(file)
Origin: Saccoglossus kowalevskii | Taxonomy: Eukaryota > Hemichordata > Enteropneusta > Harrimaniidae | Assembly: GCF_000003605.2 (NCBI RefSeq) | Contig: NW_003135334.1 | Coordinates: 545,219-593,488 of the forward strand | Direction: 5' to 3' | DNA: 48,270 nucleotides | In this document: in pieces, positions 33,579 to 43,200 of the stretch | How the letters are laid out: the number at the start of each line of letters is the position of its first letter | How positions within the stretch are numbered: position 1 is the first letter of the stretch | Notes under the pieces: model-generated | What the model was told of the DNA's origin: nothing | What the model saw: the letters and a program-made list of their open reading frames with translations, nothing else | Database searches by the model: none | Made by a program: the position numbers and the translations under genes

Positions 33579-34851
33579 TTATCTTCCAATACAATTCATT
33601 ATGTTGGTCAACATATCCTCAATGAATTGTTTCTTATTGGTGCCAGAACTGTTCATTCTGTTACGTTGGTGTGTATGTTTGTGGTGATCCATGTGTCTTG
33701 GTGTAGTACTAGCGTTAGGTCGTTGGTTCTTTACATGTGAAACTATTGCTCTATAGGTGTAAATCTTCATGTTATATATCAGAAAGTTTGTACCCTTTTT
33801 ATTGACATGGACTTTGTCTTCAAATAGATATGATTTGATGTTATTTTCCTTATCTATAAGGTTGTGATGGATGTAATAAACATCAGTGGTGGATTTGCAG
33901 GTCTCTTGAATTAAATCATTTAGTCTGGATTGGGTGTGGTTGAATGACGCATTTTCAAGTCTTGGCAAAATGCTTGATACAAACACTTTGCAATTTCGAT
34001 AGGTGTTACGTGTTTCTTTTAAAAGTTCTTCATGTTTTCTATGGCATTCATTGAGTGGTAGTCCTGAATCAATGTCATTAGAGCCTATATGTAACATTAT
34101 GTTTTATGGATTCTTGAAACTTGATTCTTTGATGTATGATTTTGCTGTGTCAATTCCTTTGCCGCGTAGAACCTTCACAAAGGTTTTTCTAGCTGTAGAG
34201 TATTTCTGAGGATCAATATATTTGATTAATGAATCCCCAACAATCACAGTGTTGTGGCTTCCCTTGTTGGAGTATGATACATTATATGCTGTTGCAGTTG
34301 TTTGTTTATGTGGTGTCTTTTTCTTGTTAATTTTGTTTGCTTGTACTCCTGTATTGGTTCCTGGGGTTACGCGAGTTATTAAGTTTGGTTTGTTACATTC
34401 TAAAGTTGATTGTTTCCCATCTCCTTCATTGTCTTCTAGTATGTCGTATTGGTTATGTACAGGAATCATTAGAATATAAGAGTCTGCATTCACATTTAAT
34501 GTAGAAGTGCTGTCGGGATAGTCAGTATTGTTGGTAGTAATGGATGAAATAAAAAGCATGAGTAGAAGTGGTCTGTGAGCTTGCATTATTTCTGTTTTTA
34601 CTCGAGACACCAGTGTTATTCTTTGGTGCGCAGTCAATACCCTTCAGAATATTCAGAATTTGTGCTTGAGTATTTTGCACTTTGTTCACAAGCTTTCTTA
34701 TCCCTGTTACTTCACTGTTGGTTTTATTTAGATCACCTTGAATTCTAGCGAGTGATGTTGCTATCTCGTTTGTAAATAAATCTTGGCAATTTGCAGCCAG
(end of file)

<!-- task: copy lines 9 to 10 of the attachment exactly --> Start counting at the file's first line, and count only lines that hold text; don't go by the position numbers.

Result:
34101 GTTTTATGGATTCTTGAAACTTGATTCTTTGATGTATGATTTTGCTGTGTCAATTCCTTTGCCGCGTAGAACCTTCACAAAGGTTTTTCTAGCTGTAGAG
34201 TATTTCTGAGGATCAATATATTTGATTAATGAATCCCCAACAATCACAGTGTTGTGGCTTCCCTTGTTGGAGTATGATACATTATATGCTGTTGCAGTTG